Thursday, September 30, 2010
NSF funds computer systems research center at New Mexico consortium in Los AlamosThe National Science Foundation (NSF) has announced a $10 million award to the New Mexico Consortium (NMC) at the Los Alamos National Laboratory (LANL), Carnegie Mellon University and the University of Utah to build and operate the Parallel Reconfigurable Observational Environment (PRObE), a one-of-a-kind computer systems research center.
This innovative concept utilizes decommissioned supercomputing systems from the Department of Energy (DOE) facilities to provide a very large-scale systems research capability. Targeted at both high-performance and data-intensive, or cloud, computing, the center will allow systems software researchers to have dedicated access to 1,000 computer clusters and control all application and operating system software down to and including the lowest-level hardware control systems. The PRObE center is the only one of its kind in the United States, and possibly the world.
"The need to expand research and educational opportunities for the systems research community is critical," said Garth Gibson, professor of computer science at Carnegie Mellon and respected thought leader in data storage and in data-intensive computing. "No sooner have computer systems such as LANL's Roadrunner achieved sustained petascale performance, capable of a trillion or more floating-point calculations per second, than we have recognized the need for exascale systems, which will be a thousand times faster," he said. "Designing exascale systems will be a tremendous challenge and one that will be difficult for the computer science community to meet without a resource such as PRObE."
"Computing researchers need to be able to test system-level innovations at scale," said Ed Lazowska, chair of the Computing Community Consortium and professor of computer science and engineering at the University of Washington. "This is the big gap. Nothing currently available fills it."
Academic researchers across the field recognize this need. Michael Dahlin, professor of computer science at the University of Texas at Austin, said, "Computer systems researchers need large-scale clusters to have any hope of doing much of the work we should be doing."
"About three years ago, we began to work on a way to re-utilize open/unclassified decommissioned supercomputers," said Gary Grider, co-PI and deputy division leader from LANL's High Performance Computing (HPC) Division. "We noticed that when new supercomputers are installed, there is a mad rush to get them into production with a focus on getting science applications to run quickly and well."
In the early phase of commissioning a new supercomputer a significant amount of work goes into software development. The people that develop software at the systems level only get a chance to try new things out for a relatively short period of time while new large computers are brought online. "This presents an issue," Grider said, "as there is no large-scale resource for these systems-level people to utilize for long periods of time to develop new concepts and functions."
The DOE continually decommissions large supercomputers, some of which are open/unclassified resources. These systems can be used for high-performance and data-intensive computing systems research, however funding is needed to house, power and air condition the systems and to provide systems support people.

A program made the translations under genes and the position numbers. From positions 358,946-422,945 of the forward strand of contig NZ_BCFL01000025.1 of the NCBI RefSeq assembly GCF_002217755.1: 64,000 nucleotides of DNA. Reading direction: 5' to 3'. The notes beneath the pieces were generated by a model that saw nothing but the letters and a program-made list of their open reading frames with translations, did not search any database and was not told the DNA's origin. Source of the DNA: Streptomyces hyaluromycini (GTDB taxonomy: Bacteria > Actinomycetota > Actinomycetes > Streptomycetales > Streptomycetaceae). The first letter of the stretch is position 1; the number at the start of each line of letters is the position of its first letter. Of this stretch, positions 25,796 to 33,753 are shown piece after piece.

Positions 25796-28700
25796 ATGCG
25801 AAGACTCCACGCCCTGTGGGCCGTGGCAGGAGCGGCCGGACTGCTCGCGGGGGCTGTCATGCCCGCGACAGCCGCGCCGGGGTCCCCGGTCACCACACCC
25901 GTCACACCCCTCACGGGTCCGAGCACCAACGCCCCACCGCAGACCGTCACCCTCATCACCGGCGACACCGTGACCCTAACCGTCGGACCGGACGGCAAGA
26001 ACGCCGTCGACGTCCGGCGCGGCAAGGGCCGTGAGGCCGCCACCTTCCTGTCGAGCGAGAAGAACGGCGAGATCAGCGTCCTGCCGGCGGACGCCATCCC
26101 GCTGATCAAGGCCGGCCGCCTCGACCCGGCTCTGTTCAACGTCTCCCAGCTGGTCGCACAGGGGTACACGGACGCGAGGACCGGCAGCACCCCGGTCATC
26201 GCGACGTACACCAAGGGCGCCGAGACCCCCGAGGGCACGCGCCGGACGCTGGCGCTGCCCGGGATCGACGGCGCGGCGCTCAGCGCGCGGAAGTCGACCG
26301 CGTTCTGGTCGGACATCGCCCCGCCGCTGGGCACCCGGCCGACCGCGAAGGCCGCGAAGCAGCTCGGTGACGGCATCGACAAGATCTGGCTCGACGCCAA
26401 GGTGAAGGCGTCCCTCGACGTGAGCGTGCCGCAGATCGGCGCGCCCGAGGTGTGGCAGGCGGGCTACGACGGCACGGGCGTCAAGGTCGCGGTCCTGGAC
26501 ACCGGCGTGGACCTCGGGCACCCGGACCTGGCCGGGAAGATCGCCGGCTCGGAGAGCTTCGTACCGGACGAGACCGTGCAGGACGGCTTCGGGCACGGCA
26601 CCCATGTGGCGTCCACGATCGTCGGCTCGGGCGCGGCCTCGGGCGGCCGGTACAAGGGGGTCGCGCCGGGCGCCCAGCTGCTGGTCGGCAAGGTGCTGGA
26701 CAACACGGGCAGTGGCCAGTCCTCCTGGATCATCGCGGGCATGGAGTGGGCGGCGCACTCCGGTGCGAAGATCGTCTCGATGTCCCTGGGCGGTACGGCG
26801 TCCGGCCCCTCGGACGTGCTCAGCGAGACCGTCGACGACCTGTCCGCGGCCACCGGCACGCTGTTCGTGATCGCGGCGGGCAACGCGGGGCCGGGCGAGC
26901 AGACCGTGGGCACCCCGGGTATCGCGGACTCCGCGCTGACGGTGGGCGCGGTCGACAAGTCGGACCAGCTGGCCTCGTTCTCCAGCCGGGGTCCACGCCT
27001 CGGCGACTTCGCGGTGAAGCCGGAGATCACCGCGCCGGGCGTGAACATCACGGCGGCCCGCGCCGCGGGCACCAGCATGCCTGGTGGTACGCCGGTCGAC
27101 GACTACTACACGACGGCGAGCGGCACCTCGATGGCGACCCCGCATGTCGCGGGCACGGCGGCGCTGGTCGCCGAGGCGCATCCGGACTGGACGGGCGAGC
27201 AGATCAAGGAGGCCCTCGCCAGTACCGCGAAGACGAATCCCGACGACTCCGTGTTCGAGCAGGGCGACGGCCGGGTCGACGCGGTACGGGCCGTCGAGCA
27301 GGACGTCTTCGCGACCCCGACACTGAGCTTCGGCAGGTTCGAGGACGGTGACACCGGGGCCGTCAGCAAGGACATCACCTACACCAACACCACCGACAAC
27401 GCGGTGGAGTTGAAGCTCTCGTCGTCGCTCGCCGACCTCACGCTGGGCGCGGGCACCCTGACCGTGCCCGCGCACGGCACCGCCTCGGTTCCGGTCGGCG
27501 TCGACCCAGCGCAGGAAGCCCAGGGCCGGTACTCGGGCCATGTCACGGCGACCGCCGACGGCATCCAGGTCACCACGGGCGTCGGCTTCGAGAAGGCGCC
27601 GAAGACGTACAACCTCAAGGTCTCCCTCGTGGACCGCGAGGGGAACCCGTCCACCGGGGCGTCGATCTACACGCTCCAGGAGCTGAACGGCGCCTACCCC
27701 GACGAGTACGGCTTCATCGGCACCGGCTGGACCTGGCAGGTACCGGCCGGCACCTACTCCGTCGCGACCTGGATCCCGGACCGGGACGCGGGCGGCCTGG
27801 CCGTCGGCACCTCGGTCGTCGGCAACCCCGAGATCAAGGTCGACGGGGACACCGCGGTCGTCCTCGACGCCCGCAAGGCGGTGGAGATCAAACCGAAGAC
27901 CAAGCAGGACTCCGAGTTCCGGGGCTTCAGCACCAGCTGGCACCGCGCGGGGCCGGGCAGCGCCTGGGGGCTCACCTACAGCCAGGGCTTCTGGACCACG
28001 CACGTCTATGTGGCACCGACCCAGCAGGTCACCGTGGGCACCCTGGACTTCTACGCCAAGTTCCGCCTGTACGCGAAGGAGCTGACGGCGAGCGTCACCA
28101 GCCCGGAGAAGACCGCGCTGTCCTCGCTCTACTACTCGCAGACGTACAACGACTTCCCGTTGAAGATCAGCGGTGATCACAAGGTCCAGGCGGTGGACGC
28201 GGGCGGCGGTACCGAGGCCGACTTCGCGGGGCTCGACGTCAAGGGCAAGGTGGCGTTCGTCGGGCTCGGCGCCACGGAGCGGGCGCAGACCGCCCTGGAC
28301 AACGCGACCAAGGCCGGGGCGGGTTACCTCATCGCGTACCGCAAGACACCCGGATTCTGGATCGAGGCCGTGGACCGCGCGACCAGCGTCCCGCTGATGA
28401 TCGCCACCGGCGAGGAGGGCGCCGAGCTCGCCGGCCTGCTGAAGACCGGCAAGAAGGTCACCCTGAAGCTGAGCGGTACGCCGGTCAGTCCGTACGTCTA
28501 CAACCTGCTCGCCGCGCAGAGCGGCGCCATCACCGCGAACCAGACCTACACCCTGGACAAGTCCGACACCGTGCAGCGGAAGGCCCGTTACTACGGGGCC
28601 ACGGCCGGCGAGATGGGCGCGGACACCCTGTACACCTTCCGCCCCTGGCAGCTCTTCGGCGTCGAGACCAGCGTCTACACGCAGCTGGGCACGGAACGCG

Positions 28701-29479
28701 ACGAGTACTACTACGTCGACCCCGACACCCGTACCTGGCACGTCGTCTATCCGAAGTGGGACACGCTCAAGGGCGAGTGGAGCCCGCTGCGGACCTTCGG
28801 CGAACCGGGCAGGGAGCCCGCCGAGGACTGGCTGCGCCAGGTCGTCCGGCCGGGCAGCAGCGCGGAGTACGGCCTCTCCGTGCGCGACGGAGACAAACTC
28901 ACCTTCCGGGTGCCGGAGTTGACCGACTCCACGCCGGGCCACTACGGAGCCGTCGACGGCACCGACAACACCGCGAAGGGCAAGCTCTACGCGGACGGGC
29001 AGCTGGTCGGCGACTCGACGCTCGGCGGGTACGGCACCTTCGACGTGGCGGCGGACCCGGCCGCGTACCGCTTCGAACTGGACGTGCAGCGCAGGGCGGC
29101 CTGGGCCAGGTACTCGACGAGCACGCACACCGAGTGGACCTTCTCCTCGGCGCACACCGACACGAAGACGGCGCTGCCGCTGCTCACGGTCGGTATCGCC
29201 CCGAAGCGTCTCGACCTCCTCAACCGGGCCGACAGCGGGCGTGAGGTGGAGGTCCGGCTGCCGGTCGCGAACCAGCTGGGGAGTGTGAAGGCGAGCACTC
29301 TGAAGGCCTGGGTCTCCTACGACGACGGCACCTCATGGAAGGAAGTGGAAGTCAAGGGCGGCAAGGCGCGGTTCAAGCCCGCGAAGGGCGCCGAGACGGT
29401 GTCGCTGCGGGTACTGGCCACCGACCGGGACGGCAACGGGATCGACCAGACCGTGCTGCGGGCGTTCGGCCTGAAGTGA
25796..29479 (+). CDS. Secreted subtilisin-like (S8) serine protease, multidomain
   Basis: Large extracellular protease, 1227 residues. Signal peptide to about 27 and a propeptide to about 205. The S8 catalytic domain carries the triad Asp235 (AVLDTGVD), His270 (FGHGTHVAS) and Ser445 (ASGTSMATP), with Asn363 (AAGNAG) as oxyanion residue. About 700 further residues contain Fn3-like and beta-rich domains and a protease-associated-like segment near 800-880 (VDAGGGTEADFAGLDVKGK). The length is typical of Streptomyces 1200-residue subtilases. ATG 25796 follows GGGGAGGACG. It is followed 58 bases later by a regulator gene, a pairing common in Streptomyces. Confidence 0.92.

"NSF seemed like the natural government sponsor for such a concept," Grider said. "Also, to be flexible enough to be able to support this kind of research, it seemed appropriate to have universities involved."
PRObE builds on an existing partnership between the LANL and the NMC to support educational and research collaborations with universities. Carnegie Mellon provides expertise as a leader in computer systems research. The University of Utah will adapt software developed for its network emulation testbed — Emulab — to PRObE.
The Emulab software has been developed over the past decade by the Flux Research Group, part of the School of Computing at the University of Utah. It is widely used in the systems research community: it powers over three dozen testbeds used around the world by thousands of researchers and educators.
PRObE will be the largest-scale Emulab installation to date. "We are excited to be part of the PRObE effort," said Robert Ricci of the University of Utah, "because we believe it addresses and important gap in the public research infrastructure."
"PRObE may be built from recycled supercomputers, but because the hardware is not exotic, the same hardware will support data-intensive computing," said CMU's Gibson, who led the DOE's Petascale Data Storage Institute. "In CMU's experience this hardware will be excellent at running data analytics for eScience or Internet service applications using open source software such as Hadoop. This will allow PRObE to serve both styles of large-scale computing, high-performance computing and data-intensive computing."
"It's good to see the NSF outsource the construction and support of a flexible large-scale experimental data center to an organization designed to do just that," said Margo Seltzer, a professor of engineering and applied sciences at Harvard University. "Let's not spend university research resources replicating engineering that is better done by others."
In addition to providing the large-scale systems research environment, PRObE will conduct an innovative summer school to train university students in how to build and manage very large high-performance computing environments. Selected top students from the summer school will be invited to intern at the PRObE Center and the LANL.
Article Courtesy of EurekAlert